Can a child custody order be changed in Texas?

The court will grand modification orders if in the child's best interests

Child conservatorship (custody) arrangements, called "parenting plans" often are determined as part of the original divorce decree. Arrangements regarding custody and visitation are made in accordance with the child's best interests. However, what is in the child's best interests and what is a feasible arrangement for the parents can change over time. The law recognizes this fact and allows parents or other conservators, the ability to modify or change conservatorship agreements and orders under certain circumstances.

In order to change conservatorship or visitation arrangements, a petition to modify must be submitted to the court. Typically, this can be done at least a year after the divorce decree was finalized. However, there are circumstances where the petition can be submitted in an emergency and a parent does not have to abide by the one-year waiting period. This would be in cases where the child is in a dangerous situation or there is a serious and immediate concern for the child's welfare.

Modification and the best interests of the child

When considering the petition for modification, the court can grant the modification if it is in the child's best interests. To determine "best interests," a number of factors will be considered including:

  • The child's preference (if 12 years old or older)
  • If there has been a " material and substantial change in circumstances"
  • If a parent has had mental or medical health changes
  • If the child has had mental or medical health changes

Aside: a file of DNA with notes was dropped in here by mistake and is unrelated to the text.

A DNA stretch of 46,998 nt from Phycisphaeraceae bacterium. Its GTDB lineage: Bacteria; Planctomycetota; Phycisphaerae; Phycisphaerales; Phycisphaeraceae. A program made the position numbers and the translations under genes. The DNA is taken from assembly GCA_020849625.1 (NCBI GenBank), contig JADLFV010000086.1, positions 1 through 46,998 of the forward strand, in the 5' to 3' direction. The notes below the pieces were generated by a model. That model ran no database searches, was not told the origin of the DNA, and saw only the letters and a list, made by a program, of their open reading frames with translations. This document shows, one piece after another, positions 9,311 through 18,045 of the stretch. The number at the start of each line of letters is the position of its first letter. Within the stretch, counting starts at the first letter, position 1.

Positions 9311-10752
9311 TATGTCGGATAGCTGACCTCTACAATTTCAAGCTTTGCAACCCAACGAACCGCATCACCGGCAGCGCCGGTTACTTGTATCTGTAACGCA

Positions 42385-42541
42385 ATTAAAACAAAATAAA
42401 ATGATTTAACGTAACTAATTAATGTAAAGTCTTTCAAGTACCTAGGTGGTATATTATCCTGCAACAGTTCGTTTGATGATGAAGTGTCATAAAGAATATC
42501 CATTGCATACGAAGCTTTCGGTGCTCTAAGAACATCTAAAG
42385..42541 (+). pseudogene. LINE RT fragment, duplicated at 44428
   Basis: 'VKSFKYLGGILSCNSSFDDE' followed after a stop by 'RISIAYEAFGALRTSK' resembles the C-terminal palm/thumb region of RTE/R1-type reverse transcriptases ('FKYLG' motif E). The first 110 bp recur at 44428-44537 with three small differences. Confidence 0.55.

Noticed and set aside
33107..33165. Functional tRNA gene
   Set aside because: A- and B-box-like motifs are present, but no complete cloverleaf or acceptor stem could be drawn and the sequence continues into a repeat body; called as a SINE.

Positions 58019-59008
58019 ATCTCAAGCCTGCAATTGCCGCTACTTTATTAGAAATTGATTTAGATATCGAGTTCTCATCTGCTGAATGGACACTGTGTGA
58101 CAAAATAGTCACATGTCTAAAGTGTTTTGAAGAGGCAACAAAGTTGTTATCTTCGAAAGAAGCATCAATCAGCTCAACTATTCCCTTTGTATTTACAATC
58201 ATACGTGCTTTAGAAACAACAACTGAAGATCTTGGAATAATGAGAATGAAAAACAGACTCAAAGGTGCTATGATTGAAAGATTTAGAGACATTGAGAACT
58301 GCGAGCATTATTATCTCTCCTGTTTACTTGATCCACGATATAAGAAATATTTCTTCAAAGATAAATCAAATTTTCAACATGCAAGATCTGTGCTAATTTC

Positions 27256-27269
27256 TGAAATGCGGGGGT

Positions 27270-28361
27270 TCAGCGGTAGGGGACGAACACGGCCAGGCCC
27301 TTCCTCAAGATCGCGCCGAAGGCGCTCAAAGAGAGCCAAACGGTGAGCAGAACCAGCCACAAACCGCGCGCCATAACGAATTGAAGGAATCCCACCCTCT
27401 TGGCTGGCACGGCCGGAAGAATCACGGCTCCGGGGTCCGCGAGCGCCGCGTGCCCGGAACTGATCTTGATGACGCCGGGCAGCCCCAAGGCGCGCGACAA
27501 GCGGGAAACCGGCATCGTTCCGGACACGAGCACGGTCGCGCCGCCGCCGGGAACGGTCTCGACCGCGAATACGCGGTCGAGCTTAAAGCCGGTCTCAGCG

• If a parent has had any negative changes in lifestyle
  • If a parent has relocated or remarried
  • If a parent is unable to provide a stable home environment
  • If a parent has been imprisoned
  • If both parents agree to the proposed modification

This list is not exhaustive; the court may consider any relevant information or change in circumstances that may affect the child. The paramount concern of the court is the child's best interests and the modification will only be granted with that in mind.

Temporary modification

There may also be situations when a permanent modification to a conservatorship is not appropriate, but a temporary modification may be considered in the best interests of the child. Some reasons for a temporary modification may include a medical emergency for the child, a medical emergency for one parent (including a hospital stay for an extended period) or deployment of one parent (service member on active duty). There may be other situations where a temporary modification is needed. The court considers the specific circumstances on a case-by-case basis. Discuss your situation with an attorney to determine the best way to proceed for your child.

Petitioning for a modification

If circumstances have changed for any reason and you think a conservatorship modification would be the best for your child, it is important to contact an experienced family law attorney. Attorney Paula Lock Smyth can answer your questions, discuss your options and help your family make a much-needed change.